Book One -- The things that sustain and support the entire body, and what braces and attaches them all. [the bones and the ligaments that interconnect them] | Chapter 31 On the Tibia and Fibula

Articulation of the fibula with the talus

The outer side of the lower epiphysis of the tibia puts forth no process corresponding to the inner malleolus. But the epiphysis (E in fig. 1, n in figs. 2, 5, 6, 9) of the fibula that is attached to the outside of the tibia thickens considerably here and is carried farther downward than the interior malleolus. This is the reason why the talus is dislocated less often to the outside of the foot than to the inside. The fibula here descends as much lower than the tibia as the tibia extends above the fibula on top toward the femur; in this way the fibula is not in the least exceeded in length by the tibia. This lower epiphysis of the fibula makes up the outer side [facies articularis malleoli] (h in figs. 9, 11) of the hollow that receives the talus. But the epiphysis is coated with cartilage and so protrudes on its inner [medialis] side that one could justly say it is more truly received by the talus [talus, facies malleolaris lateralis] (H in fig. 6, ch. 33) than it receives it, even though it closely covers the outer side of the talus and in this manner encloses the talus together with the inner malleolus, so that in undamaged persons the talus can never be touched.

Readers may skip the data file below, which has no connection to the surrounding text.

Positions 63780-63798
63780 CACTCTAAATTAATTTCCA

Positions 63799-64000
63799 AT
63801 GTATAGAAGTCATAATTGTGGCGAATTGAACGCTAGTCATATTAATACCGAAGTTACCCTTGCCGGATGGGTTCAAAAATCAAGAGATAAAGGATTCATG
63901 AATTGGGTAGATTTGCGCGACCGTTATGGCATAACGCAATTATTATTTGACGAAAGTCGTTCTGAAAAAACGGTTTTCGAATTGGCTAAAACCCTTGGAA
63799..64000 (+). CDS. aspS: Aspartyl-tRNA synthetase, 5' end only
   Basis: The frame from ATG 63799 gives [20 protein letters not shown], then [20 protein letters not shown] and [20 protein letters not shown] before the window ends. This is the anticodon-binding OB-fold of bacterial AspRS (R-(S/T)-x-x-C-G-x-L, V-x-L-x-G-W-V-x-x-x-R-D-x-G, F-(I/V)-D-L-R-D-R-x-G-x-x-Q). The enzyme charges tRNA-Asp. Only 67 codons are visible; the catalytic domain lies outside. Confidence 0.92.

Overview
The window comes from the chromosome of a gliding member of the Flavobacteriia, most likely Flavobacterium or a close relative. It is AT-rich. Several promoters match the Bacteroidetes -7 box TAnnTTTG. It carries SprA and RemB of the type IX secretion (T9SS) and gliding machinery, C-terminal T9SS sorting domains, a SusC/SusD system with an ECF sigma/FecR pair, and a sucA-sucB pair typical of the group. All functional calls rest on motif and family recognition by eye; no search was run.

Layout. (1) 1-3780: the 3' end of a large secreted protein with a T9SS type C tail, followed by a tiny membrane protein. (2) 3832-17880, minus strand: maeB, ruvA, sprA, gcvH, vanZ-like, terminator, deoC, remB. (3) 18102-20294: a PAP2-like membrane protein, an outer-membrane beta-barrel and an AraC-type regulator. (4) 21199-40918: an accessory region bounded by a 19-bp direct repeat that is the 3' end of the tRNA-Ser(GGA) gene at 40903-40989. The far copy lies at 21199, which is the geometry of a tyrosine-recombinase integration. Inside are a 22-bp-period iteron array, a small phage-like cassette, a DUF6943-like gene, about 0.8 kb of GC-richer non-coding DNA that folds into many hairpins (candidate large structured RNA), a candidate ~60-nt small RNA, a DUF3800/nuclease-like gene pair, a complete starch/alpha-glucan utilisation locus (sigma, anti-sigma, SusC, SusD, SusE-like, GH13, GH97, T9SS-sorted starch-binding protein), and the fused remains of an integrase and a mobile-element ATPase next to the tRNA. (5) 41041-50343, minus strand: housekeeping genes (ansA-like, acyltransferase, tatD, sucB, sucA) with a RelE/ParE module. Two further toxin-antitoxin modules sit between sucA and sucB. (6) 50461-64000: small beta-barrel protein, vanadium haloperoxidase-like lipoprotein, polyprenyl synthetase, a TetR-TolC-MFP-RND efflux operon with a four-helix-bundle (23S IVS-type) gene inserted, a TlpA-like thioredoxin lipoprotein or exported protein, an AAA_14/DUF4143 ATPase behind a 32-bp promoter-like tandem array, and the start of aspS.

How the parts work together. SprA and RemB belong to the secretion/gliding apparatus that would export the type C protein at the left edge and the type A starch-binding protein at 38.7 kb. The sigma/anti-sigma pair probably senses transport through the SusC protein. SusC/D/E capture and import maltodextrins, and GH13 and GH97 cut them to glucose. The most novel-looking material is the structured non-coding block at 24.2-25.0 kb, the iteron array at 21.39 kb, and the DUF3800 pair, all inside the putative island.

Book One -- The things that sustain and support the entire body, and what braces and attaches them all. [the bones and the ligaments that interconnect them] | Chapter 31 On the Tibia and Fibula